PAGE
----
“The world is realizing the evil nature of China,” he said, quoting the case of Mehray Erkin who returned from Japan at the request of her family and died in detention. “I trust the only way to safeguard the safety of our families in East Turkestan is through letting the world know the real situation.”
President Biden is meeting with United Nations Secretary-General António Guterres in New York Tuesday evening, after Guterres urged the U.S. and China to repair their relationship.
Guterres said earlier that the focus of the summit would be the U.S.’ “cold war” with China. Mr. Biden has been critical of China’s cooperation over COVID-19 and other issues.
But in a brief statement at the beginning of the meeting with Guterres, Mr. Biden spoke only in general terms. “The secretary-general and I share a strong commitment to the principles of human freedom and human dignity on which the U.N. was founded,” he said.
“I’m looking forward to speaking to the assembly tomorrow — what a great honor that will be,” Mr. Biden said.
On Monday, White House press secretary Jen Psaki said the U.S. “relationship with China is not one with conflict but competition” and disputed Guterres’ characterization of the relationship.
“We need to avoid at all cost a Cold War that would be different from the past one, and probably more dangerous and more difficult to manage,” Guterres told The Associated Press in an interview.
“The president’s going to lay out the case for why the next decade will determine our future, not just for the United States but for the global community,” Psaki said Monday. “And he will talk, and this will be a central part of his remarks, about the importance of re-establishing our alliances after the last several years.”
The Biden-Guterres meeting also comes as the U.S. faces the fallout from France over a submarine deal the U.S. made with Australia and the United Kingdom, and as the U.S. faces international criticism over the handling of its exit from Afghanistan.
France recalled its ambassador to the U.S. after Australia said in a joint announcement with the U.S. and U.K. that it would replace its aging submarines with nuclear-powered submarines developed by the U.S. and U.K., thereby terminating its previous agreement to buy French diesel electric submarines. Mr. Biden is expected to hold a call with French President Emmanuel Macron in the days ahead.
Macron is not attending the U.N. General Assembly in person, but French Foreign Minister Jean-Yves LeDrian is in New York. Asked about the the submarine deal, LeDrian, speaking through a translator, said at a news conference Monday, “We thought that page of unilateralism, unpredictability, brutality of the announcement, of the lack of respect for a partner — we thought these belonged to the past,” which seemed to be a comparison with the Trump administration.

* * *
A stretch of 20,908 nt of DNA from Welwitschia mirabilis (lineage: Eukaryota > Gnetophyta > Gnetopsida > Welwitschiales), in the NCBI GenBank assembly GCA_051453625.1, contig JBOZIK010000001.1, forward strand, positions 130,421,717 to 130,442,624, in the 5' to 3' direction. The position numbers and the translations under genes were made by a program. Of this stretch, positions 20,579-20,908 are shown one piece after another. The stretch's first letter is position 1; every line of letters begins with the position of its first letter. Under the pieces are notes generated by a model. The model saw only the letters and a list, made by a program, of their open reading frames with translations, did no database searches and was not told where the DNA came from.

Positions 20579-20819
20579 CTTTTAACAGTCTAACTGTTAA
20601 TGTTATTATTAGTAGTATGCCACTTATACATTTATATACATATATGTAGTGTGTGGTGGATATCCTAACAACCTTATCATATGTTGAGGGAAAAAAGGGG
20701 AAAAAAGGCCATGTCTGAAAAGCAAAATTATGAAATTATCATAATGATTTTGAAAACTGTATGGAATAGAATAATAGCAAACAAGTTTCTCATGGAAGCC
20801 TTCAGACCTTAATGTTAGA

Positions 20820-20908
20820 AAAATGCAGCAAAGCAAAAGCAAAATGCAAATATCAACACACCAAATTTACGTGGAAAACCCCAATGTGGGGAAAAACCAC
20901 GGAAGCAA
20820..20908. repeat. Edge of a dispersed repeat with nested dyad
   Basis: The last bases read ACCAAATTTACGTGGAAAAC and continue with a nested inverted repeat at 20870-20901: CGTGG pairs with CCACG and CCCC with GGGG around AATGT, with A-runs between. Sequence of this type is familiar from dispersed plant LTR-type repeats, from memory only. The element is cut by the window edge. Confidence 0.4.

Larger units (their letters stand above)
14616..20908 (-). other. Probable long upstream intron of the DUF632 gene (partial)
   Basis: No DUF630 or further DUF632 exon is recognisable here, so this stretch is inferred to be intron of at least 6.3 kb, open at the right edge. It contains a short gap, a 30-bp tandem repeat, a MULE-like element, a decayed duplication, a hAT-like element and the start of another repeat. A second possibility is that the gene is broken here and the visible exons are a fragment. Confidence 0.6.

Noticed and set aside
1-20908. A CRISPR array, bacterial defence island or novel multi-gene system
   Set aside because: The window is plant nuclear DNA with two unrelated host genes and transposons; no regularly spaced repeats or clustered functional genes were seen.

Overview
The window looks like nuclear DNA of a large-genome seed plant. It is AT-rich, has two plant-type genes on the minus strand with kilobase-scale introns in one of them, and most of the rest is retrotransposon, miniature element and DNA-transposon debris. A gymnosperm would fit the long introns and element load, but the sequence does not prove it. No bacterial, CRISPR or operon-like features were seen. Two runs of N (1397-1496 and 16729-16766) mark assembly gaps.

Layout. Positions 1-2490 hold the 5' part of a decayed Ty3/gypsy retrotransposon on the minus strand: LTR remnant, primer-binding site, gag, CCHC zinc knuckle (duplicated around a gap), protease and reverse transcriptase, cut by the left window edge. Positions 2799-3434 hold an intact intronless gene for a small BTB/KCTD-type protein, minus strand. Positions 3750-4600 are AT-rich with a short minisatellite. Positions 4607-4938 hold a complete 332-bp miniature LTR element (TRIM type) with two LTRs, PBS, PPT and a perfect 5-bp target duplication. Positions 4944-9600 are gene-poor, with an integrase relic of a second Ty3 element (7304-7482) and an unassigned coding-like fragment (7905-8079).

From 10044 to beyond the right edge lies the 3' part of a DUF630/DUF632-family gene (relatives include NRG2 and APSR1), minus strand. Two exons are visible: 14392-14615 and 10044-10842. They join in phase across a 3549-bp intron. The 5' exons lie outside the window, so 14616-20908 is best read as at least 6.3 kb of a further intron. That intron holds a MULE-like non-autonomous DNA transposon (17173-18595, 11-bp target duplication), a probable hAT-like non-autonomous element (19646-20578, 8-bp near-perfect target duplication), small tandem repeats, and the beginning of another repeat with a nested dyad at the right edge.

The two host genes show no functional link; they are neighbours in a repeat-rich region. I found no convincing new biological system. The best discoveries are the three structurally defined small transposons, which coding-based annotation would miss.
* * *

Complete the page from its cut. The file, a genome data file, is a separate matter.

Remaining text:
“Why was all of that hidden and made public without telling us ahead of time,” LeDrian said of the fact that the French had no hint that they were losing the contract until just before it was announced by the U.S., Australia and U.K.
He referred to the incident as a “crisis of trust beyond the fact that the contract is being broken” and referred to the planning of the new contract as an “unexpected, hidden, brutal initiative.”
The French foreign minister said he has no plans to meet with Secretary of State Antony Blinken, though they might encounter one another in the hallway.
USTR says Tai, UK trade chief to continue efforts to curb China's non-market practices
USTR says Tai, UK trade chief to continue efforts to curb China’s non-market practices
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USTR says Tai, UK trade chief to continue efforts to curb China’s non-market practices
Katherine C. Tai testifies before Senate Finance Committee in Washington
WASHINGTON (Reuters) – U.S. Trade Representative Katherine Tai and her new British counterpart agreed to continue U.S.-UK discussions aimed at addressing the market-distorting practices of China and other non-market economies, Tai’s office said on Monday.
Tai, meeting virtually with UK Trade secretary Anne-Marie Trevelyan, “emphasized her commitment to deepening bilateral trade and investment ties” between the allied countries, USTR said.
She discussed USTR’s ongoing review of past U.S.-UK trade agreement talks, but the statement gave no indication of a path forward.
EXPLAINER SEPT. 15, 2021
What Is China Doing to the Uighurs in Xinjiang?
By Jonah Shepp
The U.S. withdrawal from Afghanistan has hogged the international spotlight for the past few months. For China, the bad press the Biden administration got for effectively allowing the Taliban to retake power has been a welcome distraction from another grim situation in the remote northwestern Chinese region of Xinjiang.
In the past few weeks, however, allegations that China is committing massive human-rights abuses and even genocide against the Uighurs in Xinjiang have begun to reclaim international attention. On Monday, the U.N. human-rights chief announced that her office has been unable to obtain access to the region but is assembling a report on the allegations based on information obtained through other means. Last week, a coalition of human-rights groups issued a joint letter to major international broadcasters, including NBC, urging them not to cover the 2022 Winter Olympics in Beijing to protest China’s abuses against the Uighurs and other minorities. And meanwhile, U.S. Customs and Border Protection has stepped up efforts to intercept imported goods made using forced labor, specifically targeting Chinese cotton that is widely suspected to be grown in Xinjiang by Uighurs in forced-labor camps.
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Despite the growing attention to the alleged atrocities in Xinjiang, the situation there remains largely opaque to the American public. That’s partly because China has kept a tight grip on the flow of information and muddied the waters with its own propaganda but also because it’s a complex conflict with a lot of history in a little-known part of the world. Here’s what you need to know.